Last week in the Washington Post (see link below) an incredibly interesting and relevant article, regarding the replacing of good actors with bad actors on the digital stage, was published. For a newspaper whose by-line is ‘democracy dies in darkness,’ this story is a perfect fit for them. The article seeks to explain how we are all under threat from bad actors which can then generate a feeling of hopelessness, as we watch their growth as they proliferate through all our lives.
As a business, we spend all day every day isolating risks generated by a lot of these bad actors. Most of these are individuals shouting for their cause and are usually tiny minorities, who have learned how to amplify their causes online. These voices all have one thing in common – they come with a set of demands. These demands want us to see the world their way and there is usually no middle ground. They believe their moral causes and belief systems are always superior, their intolerance looms large.
This is all made worse when people create fake profiles of this nature to deliberately muddy the waters and toy with all our emotions. Complex issues and real-life don’t matter in this world – so how do they get so far online?
Well, that bit is easy to answer. They get so far because the digital world doesn’t care about what you have to say. It only cares about clicks. Expecting algorithms to be able to judge content is completely and utterly impossible. No matter what any of the platforms have implemented it has all failed. So minority voices travel furthest because they amplify through attention – good or bad – they don’t care – the clicks on their pages matter more and it’s by that the platforms sell more advertising.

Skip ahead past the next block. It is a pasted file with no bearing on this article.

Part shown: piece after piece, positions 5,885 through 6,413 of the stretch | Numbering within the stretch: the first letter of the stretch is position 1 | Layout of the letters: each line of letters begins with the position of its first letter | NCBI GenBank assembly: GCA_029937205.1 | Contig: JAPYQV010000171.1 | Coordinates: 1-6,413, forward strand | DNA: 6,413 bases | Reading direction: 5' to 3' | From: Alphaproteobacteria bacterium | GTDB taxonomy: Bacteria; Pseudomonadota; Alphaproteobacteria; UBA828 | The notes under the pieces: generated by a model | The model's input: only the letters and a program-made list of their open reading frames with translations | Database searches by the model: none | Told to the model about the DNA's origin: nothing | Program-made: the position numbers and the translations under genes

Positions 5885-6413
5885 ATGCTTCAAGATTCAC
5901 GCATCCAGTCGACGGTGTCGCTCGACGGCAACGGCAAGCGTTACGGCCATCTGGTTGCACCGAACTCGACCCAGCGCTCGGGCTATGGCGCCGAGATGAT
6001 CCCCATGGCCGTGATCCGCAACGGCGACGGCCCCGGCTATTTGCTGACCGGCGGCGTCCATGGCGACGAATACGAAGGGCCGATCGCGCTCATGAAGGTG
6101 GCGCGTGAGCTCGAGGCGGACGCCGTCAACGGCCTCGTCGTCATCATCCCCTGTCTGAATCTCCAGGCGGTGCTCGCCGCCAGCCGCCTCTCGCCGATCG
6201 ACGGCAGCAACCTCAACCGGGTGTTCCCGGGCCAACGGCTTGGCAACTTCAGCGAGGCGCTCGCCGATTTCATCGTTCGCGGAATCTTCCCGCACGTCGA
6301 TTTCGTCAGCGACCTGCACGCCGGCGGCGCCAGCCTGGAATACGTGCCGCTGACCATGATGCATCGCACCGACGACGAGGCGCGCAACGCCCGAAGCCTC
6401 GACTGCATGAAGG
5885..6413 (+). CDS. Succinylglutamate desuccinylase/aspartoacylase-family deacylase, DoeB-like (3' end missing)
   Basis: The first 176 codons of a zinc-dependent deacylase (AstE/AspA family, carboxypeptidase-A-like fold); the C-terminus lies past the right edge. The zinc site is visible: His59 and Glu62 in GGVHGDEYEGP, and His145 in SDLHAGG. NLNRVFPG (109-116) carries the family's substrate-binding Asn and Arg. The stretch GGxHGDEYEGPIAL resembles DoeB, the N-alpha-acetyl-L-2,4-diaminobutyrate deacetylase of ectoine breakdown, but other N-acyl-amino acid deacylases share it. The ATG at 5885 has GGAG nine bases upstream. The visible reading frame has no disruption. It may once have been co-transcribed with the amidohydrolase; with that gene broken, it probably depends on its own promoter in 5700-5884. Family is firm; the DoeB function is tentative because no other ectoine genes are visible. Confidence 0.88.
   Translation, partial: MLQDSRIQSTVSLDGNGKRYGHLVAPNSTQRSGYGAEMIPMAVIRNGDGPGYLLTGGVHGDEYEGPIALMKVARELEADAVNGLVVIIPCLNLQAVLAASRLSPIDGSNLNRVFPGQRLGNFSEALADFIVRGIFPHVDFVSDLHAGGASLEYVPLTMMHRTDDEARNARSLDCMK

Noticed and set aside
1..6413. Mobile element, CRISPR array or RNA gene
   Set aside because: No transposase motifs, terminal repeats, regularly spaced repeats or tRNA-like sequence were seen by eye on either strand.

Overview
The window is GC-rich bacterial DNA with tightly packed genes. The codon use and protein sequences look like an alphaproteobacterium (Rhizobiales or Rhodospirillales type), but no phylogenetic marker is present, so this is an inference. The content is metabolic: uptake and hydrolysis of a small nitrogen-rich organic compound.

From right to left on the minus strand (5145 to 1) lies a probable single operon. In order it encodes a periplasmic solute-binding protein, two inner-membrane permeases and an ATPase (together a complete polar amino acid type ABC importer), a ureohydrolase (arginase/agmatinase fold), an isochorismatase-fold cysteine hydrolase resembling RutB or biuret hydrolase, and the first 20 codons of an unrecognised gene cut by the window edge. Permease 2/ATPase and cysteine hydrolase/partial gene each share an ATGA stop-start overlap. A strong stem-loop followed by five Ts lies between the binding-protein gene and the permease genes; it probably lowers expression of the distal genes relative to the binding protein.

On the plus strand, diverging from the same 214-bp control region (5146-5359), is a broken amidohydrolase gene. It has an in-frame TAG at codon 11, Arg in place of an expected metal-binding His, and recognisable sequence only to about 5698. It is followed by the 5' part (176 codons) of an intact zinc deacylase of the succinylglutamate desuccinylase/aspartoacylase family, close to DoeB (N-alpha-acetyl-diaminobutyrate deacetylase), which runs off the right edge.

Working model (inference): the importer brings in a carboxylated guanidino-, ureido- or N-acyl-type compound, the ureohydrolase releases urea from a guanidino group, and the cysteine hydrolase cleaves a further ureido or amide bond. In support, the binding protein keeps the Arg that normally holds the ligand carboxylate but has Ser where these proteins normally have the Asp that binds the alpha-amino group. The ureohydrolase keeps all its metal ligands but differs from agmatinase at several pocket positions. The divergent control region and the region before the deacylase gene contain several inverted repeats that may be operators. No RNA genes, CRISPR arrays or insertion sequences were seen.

How do we protect our businesses and our own personal brands online? Don’t engage with it. No matter how right you are – how justified you think the response is – no matter how brilliant and witty you are – don’t do it. By answering you are joining the bad actor on the stage and they win. You’ve just become clickbait on a stage where you have no control of the actors or the stage.
If you or your business find the material you are not happy about online then let us know. There are ways to deal with the issue that does not involve you stepping onto the stage with them. If you are preparing statements and working with PR to build a strategy that involves stepping onto the stage then stop immediately and down tools. No audience = no actors.
RiskEye Online Reputation Security works with leading brands and businesses across the world to monitor and read all their data in real-time. With millions of posts read, mapped, and studied, RiskEye has the technical ability to remove harmful data where appropriate and advise clients on the safest methods for dealing with online risk in real-time.